Browns GM hopes to return next season

Tom Heckert has rebuilt the Browns, infusing them with talent

and adding depth to a roster with none.

And now, just as the young team he’s put together is reaching

its potential and still in the AFC playoff hunt, Heckert could be

down to his final weeks as Cleveland’s general manager.

By season’s end, Heckert may be replaced by new owner Jimmy

Haslam and CEO Joe Banner, who are likely to overhaul Cleveland’s

front office and coaching staff.

”You know, it’s going to be disappointing,” Heckert said

Friday when asked about the prospect of not returning. ”But I do

get it. It’s just one of those things. There’s a variety of reasons

why that could happen, but I’m OK with that. I don’t know how else

to react. If it doesn’t work out, I can’t just sit around and pout

about it, I’ve got to go try to do it somewhere else.

”We’ll see what happens.”

These are days of uncertainty for the Browns (5-8), who take a

three-game winning streak into Sunday’s matchup with the Washington

Redskins. Heckert’s future is in doubt as is that of second-year

coach Pat Shurmur, who can bolster his chances to stay by winning


Haslam and Banner won’t make any decisions until after the

finale at Pittsburgh, and Heckert knows there’s a chance they may

go in a different direction.

If that’s the case, team captains – Pro Bowl tackle Joe Thomas

and linebacker D’Qwell Jackson – said the Browns would be making a

big mistake in letting Heckert go.

”It would be really upsetting,” Thomas said. ”You just look

at the track record he had in Philadelphia and he’s been such a big

part of this upswing that we’re on now with all the young talent on

this roster. It would be a shame if we let him go anywhere


Said Jackson, ”I’ll be the first guy in line to support Tom to

stay here with the Browns.”

Heckert doesn’t know what’s ahead. He expects to have an answer

about his future ”right away” after the season. He doesn’t know

if Haslam and Banner have already made up their minds.

It’s possible that Heckert, who spent four seasons as the Eagles

GM, could stay on if he relinquishes some power. He said having

control of the 53-man roster is essential, but that it wouldn’t

necessarily be a deal breaker.

”I’m not going to lie. It’s important,” he said. ”It’s why I

came here. I’m not saying it’s an end-all, but it’s very important

to me.”

Heckert has ”final say” authority written into his current

contract. It allows him to draft, chase free agents and work with

the coach on training camp decisions without intervention. However,

Heckert pointed out that most decisions are a collaborative.

”In my 24 years or whatever it’s been, I’ve never had one issue

on cutdown,” Heckert said. ”Now, who has the say on the draft and

all the other stuff, it’s written in my contract. For me, it’s who

picks the players and who makes the trades, all of that stuff.

That’s the stuff that I think is important.”

Banner is restructuring the Browns so that everyone in the front

office reports to him. He spent 19 years with Philadelphia, where

he worked with Heckert, who said the two still get along.

”It’s been great. We talk about whatever,” he said. ”No

matter what happens, Joe and I are fine.”

Heckert said he honestly doesn’t have a sense about his future,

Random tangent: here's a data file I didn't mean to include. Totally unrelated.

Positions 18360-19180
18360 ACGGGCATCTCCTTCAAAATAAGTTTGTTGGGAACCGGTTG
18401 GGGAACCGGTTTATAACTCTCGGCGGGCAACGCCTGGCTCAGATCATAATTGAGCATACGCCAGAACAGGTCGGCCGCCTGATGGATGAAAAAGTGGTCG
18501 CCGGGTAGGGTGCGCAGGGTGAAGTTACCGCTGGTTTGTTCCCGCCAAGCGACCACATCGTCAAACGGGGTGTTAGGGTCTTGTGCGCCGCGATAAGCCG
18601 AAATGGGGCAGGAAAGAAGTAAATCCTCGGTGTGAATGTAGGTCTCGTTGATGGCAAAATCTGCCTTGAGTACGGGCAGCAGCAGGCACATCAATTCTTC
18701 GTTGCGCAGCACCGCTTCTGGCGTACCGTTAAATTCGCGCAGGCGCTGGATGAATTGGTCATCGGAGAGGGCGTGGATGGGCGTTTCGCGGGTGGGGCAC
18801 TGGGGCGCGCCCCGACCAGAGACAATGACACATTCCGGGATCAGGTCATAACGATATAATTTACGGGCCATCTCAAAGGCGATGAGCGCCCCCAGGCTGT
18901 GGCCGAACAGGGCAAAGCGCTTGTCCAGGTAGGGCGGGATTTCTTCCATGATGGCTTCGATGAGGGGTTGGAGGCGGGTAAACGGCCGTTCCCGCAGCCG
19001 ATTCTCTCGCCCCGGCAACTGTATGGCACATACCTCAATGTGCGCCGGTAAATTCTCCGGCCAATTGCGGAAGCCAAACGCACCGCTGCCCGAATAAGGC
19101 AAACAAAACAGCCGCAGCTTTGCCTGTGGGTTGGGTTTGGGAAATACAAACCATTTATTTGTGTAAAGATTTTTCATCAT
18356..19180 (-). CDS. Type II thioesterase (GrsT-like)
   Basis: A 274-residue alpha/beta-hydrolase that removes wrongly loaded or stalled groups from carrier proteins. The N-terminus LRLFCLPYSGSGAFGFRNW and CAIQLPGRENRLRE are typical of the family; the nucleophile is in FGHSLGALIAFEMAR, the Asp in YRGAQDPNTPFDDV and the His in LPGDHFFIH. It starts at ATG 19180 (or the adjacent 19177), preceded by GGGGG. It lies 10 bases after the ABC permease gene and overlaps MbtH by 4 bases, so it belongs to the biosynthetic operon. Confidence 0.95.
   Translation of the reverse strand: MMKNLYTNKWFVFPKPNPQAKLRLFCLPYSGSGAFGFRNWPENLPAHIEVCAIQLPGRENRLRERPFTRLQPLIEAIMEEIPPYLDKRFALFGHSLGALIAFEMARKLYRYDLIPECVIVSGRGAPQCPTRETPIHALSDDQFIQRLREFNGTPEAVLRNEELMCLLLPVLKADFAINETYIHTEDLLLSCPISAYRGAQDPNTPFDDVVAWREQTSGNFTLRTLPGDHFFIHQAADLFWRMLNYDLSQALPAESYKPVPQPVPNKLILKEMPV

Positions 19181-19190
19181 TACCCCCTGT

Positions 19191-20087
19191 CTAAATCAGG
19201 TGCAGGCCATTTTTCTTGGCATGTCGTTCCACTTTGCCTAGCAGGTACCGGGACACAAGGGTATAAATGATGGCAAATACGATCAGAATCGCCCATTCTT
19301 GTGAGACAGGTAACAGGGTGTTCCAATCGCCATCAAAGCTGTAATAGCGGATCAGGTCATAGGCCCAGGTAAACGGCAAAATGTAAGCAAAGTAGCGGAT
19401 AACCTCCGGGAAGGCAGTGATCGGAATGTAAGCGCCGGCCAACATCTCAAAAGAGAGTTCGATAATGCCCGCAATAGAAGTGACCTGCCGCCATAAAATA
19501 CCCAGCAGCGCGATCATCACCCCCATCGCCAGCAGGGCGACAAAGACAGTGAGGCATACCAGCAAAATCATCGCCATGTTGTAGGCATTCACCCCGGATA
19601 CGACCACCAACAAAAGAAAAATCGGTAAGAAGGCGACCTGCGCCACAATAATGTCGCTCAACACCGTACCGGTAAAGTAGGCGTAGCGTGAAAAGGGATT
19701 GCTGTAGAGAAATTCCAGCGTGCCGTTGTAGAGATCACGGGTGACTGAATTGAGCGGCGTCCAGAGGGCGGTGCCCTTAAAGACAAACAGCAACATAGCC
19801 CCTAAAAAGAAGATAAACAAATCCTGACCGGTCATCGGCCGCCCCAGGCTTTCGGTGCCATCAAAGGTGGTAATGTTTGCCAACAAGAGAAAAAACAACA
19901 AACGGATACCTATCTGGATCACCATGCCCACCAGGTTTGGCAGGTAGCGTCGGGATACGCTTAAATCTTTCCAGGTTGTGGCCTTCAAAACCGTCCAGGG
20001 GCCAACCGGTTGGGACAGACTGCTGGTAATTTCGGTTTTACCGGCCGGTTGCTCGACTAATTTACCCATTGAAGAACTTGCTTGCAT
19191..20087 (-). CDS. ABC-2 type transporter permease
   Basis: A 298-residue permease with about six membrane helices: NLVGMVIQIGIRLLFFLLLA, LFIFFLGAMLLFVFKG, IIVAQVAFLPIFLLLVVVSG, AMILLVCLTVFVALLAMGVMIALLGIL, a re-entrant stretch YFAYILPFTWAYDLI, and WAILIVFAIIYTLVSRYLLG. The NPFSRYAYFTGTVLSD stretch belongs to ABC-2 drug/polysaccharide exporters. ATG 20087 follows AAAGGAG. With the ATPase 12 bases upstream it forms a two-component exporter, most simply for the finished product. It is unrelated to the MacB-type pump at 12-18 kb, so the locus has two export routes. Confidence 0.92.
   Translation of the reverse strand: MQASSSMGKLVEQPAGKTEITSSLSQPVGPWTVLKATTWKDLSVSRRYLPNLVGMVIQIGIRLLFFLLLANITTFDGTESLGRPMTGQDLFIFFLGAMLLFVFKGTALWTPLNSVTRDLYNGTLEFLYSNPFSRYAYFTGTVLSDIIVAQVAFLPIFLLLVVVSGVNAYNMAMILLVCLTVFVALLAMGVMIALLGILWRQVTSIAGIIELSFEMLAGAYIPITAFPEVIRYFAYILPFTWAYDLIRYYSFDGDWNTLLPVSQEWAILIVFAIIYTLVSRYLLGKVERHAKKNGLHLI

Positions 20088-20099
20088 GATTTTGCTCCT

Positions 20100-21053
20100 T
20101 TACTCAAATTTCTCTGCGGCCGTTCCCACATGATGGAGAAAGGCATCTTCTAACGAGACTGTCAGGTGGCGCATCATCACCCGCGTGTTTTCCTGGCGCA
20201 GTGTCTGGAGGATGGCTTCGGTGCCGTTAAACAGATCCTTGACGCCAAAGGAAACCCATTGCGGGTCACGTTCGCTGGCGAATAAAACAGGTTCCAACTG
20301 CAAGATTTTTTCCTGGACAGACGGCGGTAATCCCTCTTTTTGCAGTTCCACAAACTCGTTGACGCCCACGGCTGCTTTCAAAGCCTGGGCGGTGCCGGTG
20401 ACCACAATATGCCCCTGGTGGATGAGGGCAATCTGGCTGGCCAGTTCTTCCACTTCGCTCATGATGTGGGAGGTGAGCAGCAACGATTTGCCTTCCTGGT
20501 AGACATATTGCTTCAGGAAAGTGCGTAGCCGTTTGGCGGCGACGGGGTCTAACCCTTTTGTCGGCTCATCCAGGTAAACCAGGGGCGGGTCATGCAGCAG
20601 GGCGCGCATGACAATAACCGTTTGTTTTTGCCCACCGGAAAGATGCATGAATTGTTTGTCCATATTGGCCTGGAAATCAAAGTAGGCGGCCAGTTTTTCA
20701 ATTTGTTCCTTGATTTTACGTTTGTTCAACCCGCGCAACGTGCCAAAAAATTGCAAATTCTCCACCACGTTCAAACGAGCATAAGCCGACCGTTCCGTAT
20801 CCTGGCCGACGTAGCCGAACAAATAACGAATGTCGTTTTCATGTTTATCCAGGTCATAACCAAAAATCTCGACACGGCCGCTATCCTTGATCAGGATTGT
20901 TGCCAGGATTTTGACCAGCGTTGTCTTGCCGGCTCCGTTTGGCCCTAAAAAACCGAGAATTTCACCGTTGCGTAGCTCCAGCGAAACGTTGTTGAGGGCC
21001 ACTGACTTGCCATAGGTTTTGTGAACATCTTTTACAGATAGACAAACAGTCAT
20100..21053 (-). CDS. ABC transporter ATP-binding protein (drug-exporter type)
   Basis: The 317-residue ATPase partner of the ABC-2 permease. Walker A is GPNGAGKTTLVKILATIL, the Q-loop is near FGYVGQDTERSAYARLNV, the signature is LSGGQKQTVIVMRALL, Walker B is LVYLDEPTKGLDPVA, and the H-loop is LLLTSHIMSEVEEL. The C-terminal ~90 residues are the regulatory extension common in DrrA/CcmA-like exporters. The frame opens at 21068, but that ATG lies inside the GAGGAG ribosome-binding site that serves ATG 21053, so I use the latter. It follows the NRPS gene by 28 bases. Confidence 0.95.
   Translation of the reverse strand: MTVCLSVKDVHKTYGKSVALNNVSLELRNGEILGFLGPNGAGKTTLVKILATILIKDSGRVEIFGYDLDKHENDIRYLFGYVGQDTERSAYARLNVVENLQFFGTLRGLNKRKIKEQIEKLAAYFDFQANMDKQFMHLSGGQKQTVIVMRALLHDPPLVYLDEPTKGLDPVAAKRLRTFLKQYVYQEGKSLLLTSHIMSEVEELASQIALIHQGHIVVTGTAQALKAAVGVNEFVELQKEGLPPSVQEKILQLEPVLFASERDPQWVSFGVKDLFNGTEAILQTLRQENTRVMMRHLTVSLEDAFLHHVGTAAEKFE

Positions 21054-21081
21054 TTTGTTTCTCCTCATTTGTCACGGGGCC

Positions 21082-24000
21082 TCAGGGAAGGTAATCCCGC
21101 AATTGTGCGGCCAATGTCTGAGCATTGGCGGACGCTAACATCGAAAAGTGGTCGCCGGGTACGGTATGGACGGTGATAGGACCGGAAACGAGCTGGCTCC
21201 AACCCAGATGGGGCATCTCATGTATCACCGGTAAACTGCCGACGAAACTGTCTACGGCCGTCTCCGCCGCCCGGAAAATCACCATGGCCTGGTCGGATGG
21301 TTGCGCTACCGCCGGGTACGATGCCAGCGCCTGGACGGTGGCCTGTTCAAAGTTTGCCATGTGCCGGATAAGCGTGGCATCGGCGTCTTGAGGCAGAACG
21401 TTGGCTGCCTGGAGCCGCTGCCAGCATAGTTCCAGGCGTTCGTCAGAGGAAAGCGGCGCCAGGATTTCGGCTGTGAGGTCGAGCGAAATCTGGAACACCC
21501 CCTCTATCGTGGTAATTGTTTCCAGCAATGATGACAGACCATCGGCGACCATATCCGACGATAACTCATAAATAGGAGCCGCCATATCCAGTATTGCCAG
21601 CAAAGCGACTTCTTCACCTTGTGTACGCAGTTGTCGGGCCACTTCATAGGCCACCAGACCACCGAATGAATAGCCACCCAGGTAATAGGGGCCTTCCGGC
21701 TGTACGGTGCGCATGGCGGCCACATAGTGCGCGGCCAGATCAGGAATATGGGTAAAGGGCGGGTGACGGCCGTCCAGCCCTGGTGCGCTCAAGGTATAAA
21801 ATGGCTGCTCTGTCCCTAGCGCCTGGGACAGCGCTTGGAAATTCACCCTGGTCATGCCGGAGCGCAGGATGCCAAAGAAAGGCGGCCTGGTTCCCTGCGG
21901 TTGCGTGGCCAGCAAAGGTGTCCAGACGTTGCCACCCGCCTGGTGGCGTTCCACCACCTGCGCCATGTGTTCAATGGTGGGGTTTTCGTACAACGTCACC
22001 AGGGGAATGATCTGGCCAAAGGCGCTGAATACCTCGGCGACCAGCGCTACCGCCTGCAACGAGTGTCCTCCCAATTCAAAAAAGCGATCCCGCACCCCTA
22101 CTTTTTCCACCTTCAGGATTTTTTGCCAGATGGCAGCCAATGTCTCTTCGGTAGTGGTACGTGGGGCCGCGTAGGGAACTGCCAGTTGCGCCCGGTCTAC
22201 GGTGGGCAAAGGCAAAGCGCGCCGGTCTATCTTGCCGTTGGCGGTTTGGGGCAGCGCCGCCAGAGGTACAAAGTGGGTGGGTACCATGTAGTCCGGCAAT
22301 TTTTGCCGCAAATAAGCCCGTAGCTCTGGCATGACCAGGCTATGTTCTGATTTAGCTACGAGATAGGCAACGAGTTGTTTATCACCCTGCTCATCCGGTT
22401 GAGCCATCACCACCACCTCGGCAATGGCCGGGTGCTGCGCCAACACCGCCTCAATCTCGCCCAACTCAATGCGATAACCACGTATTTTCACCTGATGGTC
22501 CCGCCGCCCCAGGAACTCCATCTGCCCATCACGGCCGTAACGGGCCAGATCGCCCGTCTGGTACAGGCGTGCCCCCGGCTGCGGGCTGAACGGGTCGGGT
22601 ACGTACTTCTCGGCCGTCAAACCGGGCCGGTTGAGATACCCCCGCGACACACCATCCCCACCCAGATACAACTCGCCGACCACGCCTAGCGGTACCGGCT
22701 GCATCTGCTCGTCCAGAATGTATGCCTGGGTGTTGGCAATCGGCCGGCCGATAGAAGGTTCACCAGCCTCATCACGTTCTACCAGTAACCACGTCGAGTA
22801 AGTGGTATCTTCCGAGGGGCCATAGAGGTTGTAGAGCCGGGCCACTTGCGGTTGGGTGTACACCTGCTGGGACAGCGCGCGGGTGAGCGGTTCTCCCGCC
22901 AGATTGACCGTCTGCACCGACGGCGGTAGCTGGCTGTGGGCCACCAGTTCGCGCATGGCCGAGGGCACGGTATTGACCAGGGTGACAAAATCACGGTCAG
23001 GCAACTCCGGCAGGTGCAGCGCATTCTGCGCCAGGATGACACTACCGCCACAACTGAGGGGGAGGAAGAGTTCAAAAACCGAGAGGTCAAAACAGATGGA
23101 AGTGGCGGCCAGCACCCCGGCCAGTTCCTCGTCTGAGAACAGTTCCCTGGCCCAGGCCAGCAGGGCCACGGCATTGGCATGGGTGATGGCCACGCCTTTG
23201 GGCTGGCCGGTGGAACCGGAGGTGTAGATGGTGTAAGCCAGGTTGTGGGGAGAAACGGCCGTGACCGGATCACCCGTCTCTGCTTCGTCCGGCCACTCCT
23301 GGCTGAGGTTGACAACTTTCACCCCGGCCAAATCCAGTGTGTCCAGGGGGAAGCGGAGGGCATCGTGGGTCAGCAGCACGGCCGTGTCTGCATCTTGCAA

and he believes waiting is best for everyone involved.

”It’s the right thing to do,” he said ”I can handle two


Asked if the Browns should keep him and Shurmur, Heckert nearly

came out of his chair with his response.

”YES!!!” he said, laughing.

Heckert seems at ease despite the unrest around him.

Since joining the Browns in 2010 – he was the first person hired

by former team president Mike Holmgren – Heckert has transformed

Cleveland’s roster through the draft and a few key free-agent

signings. This year alone, he selected running back Trent

Richardson, quarterback Brandon Weeden and offensive tackle

Mitchell Schwartz – who have each started all 13 games – in the

first three rounds.

In July’s supplemental draft, he gambled and picked wide

receiver Josh Gordon, who had been kicked off the team at Baylor

for marijuana use and sat out a season in Utah. After a slow start,

Gordon has developed into Cleveland’s top playmaker with 18 catches

in his past three games.

The Browns have turned their season around, and Thomas believes

Heckert deserves the credit.

”You can’t point to anything he’s really done wrong as far as

all the moves he’s made,” Thomas said. ”Bringing in talent,

building through the draft, everybody he has drafted is a solid

contributor and then you find your diamonds in the rough in rounds

4-7, and he’s done that. He’s really turned this roster over.”

Heckert has been touched by the support he’s gotten from Browns

fans, some of whom have begun a campaign to keep him. The

uncertainty has been hard on his scouting staff and family,

including his parents, who fly in from Florida for every home game.

Heckert’s father, Tom, spent five seasons as a scout for the Browns

in the `80s.

Cleveland seems on the cusp of a long, successful run.

Heckert started it, and he wants to finish it.

”Of course,” he said. ”I really enjoy the city and I really

enjoy this team, so that would be the ideal situation.”

NOTES: Speaking for the first time since he was hospitalized,

guard Jason Pinkston feels grateful to be alive following a health

scare that ended his season. Pinkston was hospitalized in October

following a game against Cincinnati with blood clots in his lungs.

He said doctors told him if he had taken a hit in the game that ”I

could’ve probably died then so I’m all happy about it that I’m

still here.” He has been working out and plans to play next

season. …. For the second week, the Browns did not have any

players listed as ”out,” ”doubtful,” or ”questionable” on

their injury report.

Online: and